Photos and Words of Patrick Calder

I live in Washington, DC with 1 cat named Pixel, 6 cameras, 3 computers, 158 movies, 286 books, and 1 bowling pin. I own the Design Foundry and pretend to be a graphic designer by day.

Please keep in mind that this post is more than 3 years old. Opinions change. Tastes change. Everything changes. I may still agree with or like this, or I may not. But everything is kept up here for archival purposes.

Estimating / June 27, 2013

This post is about business, so… you know, caveat emptor.

Probably the single most common thing I do in business is write estimates. If people are even vaguely interested in a project, I can tell them about how much it would cost to have me do the work. No charge for the estimate. And certainly they don’t all lead to paying work. But very few paying jobs proceed without them. The latest one — written today — was around number 550. That’s more than 1 a week, since I went into business for myself.

I dislike writing them. Or at least find it to be difficult, tedious work. I think people look at it as something you can just plug a few numbers into, and then send out. But those numbers don’t just come out of thin air. I have to understand the project. I have to wrap my head around every possible aspect of the project, and be able to approximate how much time and resources will be required for those steps. And if I’m working on 5 or 6 projects on any given day, (and I am), it takes a feat of concentration to be able to push it all aside mentally and focus enough to build this whole project in my mind.

So lets say I’m stupid enough to try. I’ve built myself a kind of formula, to make the calculations a bit simpler. I broke down the average job into phases.

  1. Research
  2. Cleanup
  3. Populate (optional)
  4. 1st Author Alterations
  5. 2nd Author Alterations
  6. Meetings (optional)
  7. Rush (optional)

And for web sites, you can add:

  • Code Sample Page
  • Template

Research is the time I spend coming up with ideas. Looking through samples. Finding inspiration. Making sketches.

Cleanup involves taking all those sketches and ideas, and putting them into clean, digital proofs, so they client can look them over and start making choices. Usually after this stage, we have a design direction.

Populate comes into play for long pieces… books, reports, websites. My initial mockups only have a couple sample pages or spreads. So if it’s a long piece… then once a design direction is chosen, I apply to the remainder of the content.

1st and 2nd Author Alterations are the comprehensive sets of fine-detail edits that the client wants to make to the project. They go through and review the whole piece, collect every edit they want, and send it to me. I encourage/restrict my clients to use this “set of edits” method, rather than sending them over piecemeal. Piecemeal edits are a pain in the ass. Either you’re constantly jumping between jobs to make a repeated small edits, or you’re forced to collect and collate all the edits yourself, which can be difficult if they start overlapping. So my estimates include 2 ’rounds’ of edits. Anything significant beyond that gets billed hourly in addition.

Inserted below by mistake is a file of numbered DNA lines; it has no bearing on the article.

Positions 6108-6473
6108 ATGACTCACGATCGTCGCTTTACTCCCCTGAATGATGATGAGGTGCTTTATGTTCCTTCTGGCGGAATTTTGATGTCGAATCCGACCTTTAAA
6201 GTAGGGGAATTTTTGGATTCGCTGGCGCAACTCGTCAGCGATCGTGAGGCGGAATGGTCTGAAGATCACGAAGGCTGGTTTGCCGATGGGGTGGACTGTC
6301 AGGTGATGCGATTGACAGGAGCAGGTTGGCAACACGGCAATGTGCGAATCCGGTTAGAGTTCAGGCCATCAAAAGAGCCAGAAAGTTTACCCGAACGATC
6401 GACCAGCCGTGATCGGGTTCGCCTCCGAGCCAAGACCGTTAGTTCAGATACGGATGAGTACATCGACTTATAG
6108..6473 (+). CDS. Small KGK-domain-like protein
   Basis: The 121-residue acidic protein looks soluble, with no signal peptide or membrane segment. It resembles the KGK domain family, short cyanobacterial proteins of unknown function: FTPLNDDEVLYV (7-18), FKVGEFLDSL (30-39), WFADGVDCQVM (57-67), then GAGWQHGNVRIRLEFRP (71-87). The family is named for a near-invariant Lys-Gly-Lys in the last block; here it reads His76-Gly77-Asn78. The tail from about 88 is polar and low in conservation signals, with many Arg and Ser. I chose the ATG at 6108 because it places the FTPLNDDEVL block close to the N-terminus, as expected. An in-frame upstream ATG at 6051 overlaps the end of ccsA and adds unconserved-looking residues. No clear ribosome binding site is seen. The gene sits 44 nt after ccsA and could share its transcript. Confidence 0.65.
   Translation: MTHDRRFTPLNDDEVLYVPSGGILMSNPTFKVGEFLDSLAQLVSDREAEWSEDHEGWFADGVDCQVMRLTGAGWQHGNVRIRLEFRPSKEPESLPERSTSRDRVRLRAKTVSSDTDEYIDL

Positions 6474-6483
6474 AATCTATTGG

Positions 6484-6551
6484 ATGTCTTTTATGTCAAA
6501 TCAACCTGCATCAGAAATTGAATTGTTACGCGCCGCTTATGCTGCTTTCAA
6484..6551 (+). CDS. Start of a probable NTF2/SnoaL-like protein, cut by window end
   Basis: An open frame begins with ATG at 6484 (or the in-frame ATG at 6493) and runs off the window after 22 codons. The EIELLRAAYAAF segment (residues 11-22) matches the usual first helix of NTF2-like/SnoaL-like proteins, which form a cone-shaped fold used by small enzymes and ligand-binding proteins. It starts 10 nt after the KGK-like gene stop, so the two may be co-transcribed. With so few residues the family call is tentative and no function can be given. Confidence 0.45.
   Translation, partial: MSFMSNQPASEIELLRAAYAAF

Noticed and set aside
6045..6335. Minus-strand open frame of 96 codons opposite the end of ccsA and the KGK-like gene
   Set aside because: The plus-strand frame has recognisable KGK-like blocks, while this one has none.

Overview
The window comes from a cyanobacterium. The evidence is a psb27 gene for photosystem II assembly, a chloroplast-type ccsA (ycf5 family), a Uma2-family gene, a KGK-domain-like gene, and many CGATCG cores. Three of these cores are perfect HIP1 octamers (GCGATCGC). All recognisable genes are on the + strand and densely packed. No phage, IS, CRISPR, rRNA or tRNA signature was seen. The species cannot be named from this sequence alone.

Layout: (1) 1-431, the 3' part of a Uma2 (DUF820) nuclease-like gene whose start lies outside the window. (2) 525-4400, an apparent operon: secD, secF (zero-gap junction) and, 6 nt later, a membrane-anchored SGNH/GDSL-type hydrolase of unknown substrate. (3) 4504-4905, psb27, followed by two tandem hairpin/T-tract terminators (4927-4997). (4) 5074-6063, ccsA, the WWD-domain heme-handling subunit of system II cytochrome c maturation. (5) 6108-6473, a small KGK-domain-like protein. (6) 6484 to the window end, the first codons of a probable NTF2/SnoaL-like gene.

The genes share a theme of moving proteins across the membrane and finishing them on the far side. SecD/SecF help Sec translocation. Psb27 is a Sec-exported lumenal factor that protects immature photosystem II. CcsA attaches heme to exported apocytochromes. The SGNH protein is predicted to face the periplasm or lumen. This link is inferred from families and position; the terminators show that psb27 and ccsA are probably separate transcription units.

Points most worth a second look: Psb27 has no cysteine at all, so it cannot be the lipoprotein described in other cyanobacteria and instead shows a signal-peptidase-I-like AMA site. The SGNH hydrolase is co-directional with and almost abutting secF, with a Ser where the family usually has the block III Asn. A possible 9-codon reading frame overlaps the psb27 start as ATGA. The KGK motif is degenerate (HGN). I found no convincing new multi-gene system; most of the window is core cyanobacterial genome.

On websites, once the design is set, I have to code a sample page with the design. This gives my the basis for the website and lets me work out any programming or interface bugs.(And occasionally to make sure I can actually accomplish some new, ambitious design element). Then I take and merge that sample page into the templates for whatever CMS I’m using.

And if I it appears as if I will have to spend a significant amount of time interacting with client… repeated meetings, or tutorial sessions for a new website, or such, I will add on some small amount of time for ‘Meetings’.

For everything listed so far, I figure out what number of hours, or percentage thereof, I will need.

Occasionally a project is a rush. Well… every project is rushed. But there’s a scale of rushes. Do you need this for your conference in a couple weeks. No problem. Do you need this add in 2 hours? Rush. And the rush is a percentage markup. Usually around 20%, although that can vary based on severity.

So total up the hours. Apply any rush markup. And then multiply by my hourly rate.

To further make my life easier, I have a spreadsheet. It includes the above calculations, already set up, for a variety of job types. So I already have a tri-fold brochure on there. And a 12 page report. And a logo. And a 10 page website. And…

And don’t forget to add in costs. Stock Imagery. Printing. Hosting. Special software. Programmers. Photographers. Copywriters. Editors…

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